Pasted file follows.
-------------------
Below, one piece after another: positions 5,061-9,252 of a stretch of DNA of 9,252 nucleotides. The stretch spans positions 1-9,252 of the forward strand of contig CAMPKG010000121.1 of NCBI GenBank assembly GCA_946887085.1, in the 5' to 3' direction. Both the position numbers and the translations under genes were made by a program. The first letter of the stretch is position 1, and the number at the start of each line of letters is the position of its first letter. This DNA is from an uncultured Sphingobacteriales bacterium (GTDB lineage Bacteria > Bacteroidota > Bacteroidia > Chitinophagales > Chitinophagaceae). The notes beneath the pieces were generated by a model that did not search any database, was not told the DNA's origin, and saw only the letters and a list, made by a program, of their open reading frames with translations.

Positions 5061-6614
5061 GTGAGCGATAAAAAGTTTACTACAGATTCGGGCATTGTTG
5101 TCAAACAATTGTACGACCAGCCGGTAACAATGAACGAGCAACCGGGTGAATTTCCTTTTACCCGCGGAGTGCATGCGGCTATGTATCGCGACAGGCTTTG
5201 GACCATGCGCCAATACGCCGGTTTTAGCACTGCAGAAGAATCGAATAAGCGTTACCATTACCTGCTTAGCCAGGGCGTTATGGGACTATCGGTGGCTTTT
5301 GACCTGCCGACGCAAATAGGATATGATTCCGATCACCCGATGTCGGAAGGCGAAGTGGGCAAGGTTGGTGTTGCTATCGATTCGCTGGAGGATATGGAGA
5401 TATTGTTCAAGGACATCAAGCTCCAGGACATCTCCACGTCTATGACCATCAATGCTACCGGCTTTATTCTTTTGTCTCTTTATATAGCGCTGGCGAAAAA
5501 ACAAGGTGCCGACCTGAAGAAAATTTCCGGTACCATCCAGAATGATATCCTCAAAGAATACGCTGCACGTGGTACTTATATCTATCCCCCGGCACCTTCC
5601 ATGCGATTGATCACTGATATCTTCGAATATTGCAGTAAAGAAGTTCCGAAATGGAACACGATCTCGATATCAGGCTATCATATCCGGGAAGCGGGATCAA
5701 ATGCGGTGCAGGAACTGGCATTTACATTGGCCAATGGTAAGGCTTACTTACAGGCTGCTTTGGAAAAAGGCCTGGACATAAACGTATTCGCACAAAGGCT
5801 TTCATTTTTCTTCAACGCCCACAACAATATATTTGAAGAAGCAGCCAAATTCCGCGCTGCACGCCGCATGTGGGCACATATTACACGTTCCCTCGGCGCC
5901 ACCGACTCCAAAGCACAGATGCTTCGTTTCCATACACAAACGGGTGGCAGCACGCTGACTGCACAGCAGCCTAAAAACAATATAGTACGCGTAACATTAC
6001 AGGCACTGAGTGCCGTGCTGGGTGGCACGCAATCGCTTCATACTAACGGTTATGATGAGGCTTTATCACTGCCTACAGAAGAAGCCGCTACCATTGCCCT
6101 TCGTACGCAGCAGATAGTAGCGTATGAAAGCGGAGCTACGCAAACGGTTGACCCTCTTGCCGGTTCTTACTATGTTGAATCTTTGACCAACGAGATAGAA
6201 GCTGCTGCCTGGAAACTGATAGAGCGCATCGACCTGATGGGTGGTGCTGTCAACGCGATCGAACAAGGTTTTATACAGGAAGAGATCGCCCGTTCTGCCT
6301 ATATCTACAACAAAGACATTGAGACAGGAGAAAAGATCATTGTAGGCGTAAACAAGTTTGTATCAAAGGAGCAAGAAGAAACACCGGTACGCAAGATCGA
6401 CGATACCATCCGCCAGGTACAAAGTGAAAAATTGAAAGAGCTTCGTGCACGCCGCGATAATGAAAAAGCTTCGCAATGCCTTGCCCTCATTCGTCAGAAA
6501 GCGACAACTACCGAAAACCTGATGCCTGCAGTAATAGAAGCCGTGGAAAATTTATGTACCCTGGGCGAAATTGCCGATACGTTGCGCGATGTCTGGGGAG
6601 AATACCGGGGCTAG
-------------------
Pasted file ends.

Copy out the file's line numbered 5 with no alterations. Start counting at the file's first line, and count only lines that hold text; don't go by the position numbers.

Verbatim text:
5201 GACCATGCGCCAATACGCCGGTTTTAGCACTGCAGAAGAATCGAATAAGCGTTACCATTACCTGCTTAGCCAGGGCGTTATGGGACTATCGGTGGCTTTT